by Belinda Buxton Published
Tell us a little about your background, your first camera and photographic experience and your subsequent emergence as a pro.
My had my first camera when I was just 12 years old, it was a Kodak Instamatic with the twirly flash cube. In my teens I had motorised Kodak cameras with film in various forms, followed by a Practika film SLR when my children were born. I used a plethora of Nikon digital SLR's while turning pro until finally switching to my wonderful Olympus OMD's.
As a child I took pictures of my family and friends at varying events and holidays, my main memory was of my Dad telling me to stop using the flash cubes, they cost money! I loved waiting for the pictures to arrive in the post to see what was in store.
My journey into becoming a professional photographer started with fate really. I had always loved photography and an impulse buy at an auction of a Nikon D70 started me on that journey. With some training, experience and a few shoots under my belt, I attempted my first wedding in 2007 and absolutely loved it! It was a little like a baptism of fire, dreadful weather, cold and damp but I had a ball! Since that first wedding, I've covered numerous weddings, portrait sessions and some events, starting by visiting client's homes to do their sessions.
I soon realised it was hard work lugging all the equipment here and there and travelling all over so I researched the possibility of getting my own studio space. This finally came to be in October 2012 and I've never looked back.
Think I've answered that above
Film or digital? Is there still a place for silver halide?
Although I did shoot film it was very early on, and only as an amateur, so my professional experience has only been with digital. Yes I believe there's still a place for the skill and expertise of the dark room.
I started with Nikon in my professional career and loved using them. As designs progressed, I would not be without my Olympus OMD EM-1 now.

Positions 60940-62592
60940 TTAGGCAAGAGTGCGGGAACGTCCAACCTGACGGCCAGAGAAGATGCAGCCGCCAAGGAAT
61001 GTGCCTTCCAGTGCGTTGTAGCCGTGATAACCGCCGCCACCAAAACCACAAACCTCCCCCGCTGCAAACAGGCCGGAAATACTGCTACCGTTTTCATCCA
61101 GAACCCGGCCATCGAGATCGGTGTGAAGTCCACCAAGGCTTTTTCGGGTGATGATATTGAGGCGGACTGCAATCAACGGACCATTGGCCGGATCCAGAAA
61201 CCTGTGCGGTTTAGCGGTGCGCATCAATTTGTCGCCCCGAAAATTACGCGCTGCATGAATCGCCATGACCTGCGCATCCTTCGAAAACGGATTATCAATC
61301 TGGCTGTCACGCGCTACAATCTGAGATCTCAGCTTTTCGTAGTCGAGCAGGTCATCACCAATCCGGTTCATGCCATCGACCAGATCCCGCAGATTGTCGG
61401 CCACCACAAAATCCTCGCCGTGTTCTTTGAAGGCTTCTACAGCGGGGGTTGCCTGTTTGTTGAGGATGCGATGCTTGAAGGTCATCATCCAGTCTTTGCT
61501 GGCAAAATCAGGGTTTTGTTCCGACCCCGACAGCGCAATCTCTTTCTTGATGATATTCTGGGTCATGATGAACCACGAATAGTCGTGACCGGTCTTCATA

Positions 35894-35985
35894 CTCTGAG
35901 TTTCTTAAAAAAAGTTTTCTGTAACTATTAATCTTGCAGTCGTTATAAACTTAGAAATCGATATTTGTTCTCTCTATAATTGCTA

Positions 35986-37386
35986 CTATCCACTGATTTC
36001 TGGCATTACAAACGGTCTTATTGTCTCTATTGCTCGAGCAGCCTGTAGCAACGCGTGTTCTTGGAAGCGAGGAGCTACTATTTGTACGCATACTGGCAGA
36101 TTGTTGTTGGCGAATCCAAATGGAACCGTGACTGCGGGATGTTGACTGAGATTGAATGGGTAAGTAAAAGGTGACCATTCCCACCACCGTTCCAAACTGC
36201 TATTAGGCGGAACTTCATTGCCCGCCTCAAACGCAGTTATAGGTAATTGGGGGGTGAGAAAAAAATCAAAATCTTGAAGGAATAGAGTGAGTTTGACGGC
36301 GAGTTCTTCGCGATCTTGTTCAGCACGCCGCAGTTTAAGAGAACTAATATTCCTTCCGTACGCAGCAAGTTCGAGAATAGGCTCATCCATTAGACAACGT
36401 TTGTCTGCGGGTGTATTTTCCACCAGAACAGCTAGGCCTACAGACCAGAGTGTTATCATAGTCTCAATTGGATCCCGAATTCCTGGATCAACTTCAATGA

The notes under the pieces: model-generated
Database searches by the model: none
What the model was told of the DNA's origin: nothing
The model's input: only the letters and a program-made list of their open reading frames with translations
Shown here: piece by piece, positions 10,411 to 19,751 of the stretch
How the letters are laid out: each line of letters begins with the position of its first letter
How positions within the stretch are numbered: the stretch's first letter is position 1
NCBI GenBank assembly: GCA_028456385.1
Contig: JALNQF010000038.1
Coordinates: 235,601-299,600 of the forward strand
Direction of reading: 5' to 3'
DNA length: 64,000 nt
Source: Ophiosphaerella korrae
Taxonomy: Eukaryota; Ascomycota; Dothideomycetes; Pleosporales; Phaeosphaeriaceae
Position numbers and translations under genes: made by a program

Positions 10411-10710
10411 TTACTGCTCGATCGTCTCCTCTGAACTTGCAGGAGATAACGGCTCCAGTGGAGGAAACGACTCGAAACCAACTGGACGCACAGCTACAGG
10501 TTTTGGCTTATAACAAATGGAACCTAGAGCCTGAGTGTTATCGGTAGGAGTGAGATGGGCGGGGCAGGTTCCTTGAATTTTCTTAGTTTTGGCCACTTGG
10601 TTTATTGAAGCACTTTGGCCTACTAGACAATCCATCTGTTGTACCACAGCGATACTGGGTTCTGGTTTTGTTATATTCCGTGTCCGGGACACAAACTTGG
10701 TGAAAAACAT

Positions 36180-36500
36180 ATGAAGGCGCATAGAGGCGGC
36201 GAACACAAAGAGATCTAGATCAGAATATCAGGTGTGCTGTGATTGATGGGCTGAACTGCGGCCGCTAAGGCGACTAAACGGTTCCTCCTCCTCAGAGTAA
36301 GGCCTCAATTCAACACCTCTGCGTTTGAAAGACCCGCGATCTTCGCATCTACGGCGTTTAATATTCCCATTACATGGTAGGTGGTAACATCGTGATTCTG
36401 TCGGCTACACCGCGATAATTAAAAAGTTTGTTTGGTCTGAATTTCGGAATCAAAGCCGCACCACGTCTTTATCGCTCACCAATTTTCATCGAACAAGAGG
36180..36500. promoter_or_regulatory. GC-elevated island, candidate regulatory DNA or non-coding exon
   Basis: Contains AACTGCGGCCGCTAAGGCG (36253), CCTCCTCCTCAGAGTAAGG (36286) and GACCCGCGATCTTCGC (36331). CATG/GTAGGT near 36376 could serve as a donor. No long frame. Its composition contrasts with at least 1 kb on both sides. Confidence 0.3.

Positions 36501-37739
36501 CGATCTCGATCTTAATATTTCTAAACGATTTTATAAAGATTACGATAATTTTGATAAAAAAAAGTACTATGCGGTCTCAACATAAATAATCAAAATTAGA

Bit of detail about your own studio set-up/staffing. Why (as a customer) would I choose you?
From a studio perspective, I have my own small studio, meeting room and changing room / prop storage space in Wymondham, Norfolk. I love the idea of going home after work and separating the two. I primarily work alone at the studio and cover everything from marketing, accounts, shooting, editing, viewings and designing products for clients. For weddings, I employ a second photographer to make sure we capture everything.
I believe I offer a friendly, professional service in a relaxed atmosphere and get the most out of my clients when they come for their sessions or wedding day.
The problem with professional photographers today is...
Everyone's a photographer! We see thousands of images everyday on our phones, tablets, in the media and beyond. To be a professional photographer takes time, training, experience and investment. I believe potential clients need a little education on the difference between a professional and a keen amateur which doesn't just boil down to cost.
What’s the worst commercial error you have made to date?
I wouldn't call it "my worst commercial error" but I do have a very insistent flaw - I often have "rose-tinted" glasses on, and when a new gadget or piece of equipment rears its head I have to sometimes fight the urge to buy it! I've bought numerous bits and pieces over the years which I've either used once or never used. How did I rectify the mistake? My "glasses" have become clearer over time but I still get that urge to buy!
Is it getting harder or easier to make a decent living?
I think it's harder now because of the sheer number of people who are or claim to be a photographer.
The Societies of Photographers Convention and Trade Show at The Novotel London West, Hammersmith ...
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